This met a very general and gratifying response. To inspire further enthusiasm, a grand rallying meeting was held, at which the Woburn Band was employed, and speeches were made by the Rev. Messrs. Reynolds, Patrick, and Batt, the Hon. Jonathan A. Lane, and the president and secretary of the committee. A general interest was aroused, and everybody was willing to aid by funds or by work.

[ p 62 ]

Mrs. M. R. Fletcher gave the use of her beautiful fields near the Common for an assembling ground and a place to spread the mammoth tent. One set of individuals contributed money for putting things in order about the ancient meeting-house, and repairing and painting the Common fence; another, at the other end of the street, headed by Mr. Frederick B. Cutter and his father, presented and erected an elegant liberty-pole, while still another collected a liberal sum for fire-works in the evening. Materials were freely loaned for tables and seats in the tent, and for arranging the antiquarian-room. Intelligent, gratuitous labor was also lavishly given. Even the selected orator, though offered pay, declined to receive any pecuniary compensation. The town became everywhere alive with preparation. The committee’s plans rapidly matured. The governor and other distinguished gentlemen invited, sent in letters of acceptance or of cordial encouragement.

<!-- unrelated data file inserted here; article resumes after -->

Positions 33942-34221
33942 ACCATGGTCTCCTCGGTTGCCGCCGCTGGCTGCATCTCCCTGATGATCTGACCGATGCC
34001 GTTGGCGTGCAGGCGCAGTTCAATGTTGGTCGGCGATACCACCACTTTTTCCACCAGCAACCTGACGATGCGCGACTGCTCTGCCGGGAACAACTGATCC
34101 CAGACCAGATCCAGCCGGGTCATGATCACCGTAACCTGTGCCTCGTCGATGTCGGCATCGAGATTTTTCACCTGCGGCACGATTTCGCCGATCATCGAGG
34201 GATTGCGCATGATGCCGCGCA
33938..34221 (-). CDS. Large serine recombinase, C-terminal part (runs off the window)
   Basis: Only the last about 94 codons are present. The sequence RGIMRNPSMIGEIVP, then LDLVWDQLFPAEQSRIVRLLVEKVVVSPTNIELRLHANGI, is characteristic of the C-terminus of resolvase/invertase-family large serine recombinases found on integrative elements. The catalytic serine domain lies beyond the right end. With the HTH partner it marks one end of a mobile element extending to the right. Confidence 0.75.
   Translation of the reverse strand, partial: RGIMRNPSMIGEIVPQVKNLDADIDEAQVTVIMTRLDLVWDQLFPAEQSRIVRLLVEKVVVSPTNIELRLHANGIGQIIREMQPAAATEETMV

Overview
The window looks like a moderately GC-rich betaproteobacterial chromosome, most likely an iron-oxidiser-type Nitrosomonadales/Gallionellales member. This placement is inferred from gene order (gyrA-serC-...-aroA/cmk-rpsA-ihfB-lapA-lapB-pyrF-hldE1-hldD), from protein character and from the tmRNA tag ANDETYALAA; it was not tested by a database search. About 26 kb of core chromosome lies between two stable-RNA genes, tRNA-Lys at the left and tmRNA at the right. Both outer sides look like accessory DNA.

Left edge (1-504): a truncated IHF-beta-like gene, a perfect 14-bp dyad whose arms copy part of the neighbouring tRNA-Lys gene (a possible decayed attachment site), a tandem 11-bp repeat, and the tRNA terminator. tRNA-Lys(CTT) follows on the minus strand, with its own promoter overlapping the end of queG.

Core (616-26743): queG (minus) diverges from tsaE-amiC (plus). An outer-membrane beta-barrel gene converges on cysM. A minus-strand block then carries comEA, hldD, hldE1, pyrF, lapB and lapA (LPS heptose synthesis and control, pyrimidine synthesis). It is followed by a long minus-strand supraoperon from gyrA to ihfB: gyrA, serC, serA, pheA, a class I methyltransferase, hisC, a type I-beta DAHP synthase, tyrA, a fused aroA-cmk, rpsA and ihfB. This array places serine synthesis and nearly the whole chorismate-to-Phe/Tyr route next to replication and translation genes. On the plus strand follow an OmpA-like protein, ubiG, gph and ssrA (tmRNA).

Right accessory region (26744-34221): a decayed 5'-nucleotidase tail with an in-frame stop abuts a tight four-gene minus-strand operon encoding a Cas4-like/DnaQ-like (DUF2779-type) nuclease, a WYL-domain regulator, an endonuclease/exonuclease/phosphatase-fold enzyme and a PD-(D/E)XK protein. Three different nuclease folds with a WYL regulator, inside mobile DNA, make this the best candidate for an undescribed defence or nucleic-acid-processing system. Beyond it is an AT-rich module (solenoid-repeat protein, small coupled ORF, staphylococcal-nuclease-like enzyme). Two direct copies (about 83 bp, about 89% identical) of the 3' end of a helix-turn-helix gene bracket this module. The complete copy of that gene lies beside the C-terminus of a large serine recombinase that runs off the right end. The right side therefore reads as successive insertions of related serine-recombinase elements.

The streets were adorned, and private residences were profusely decorated. The morning of the 27th of August saw everything in readiness for the following programme.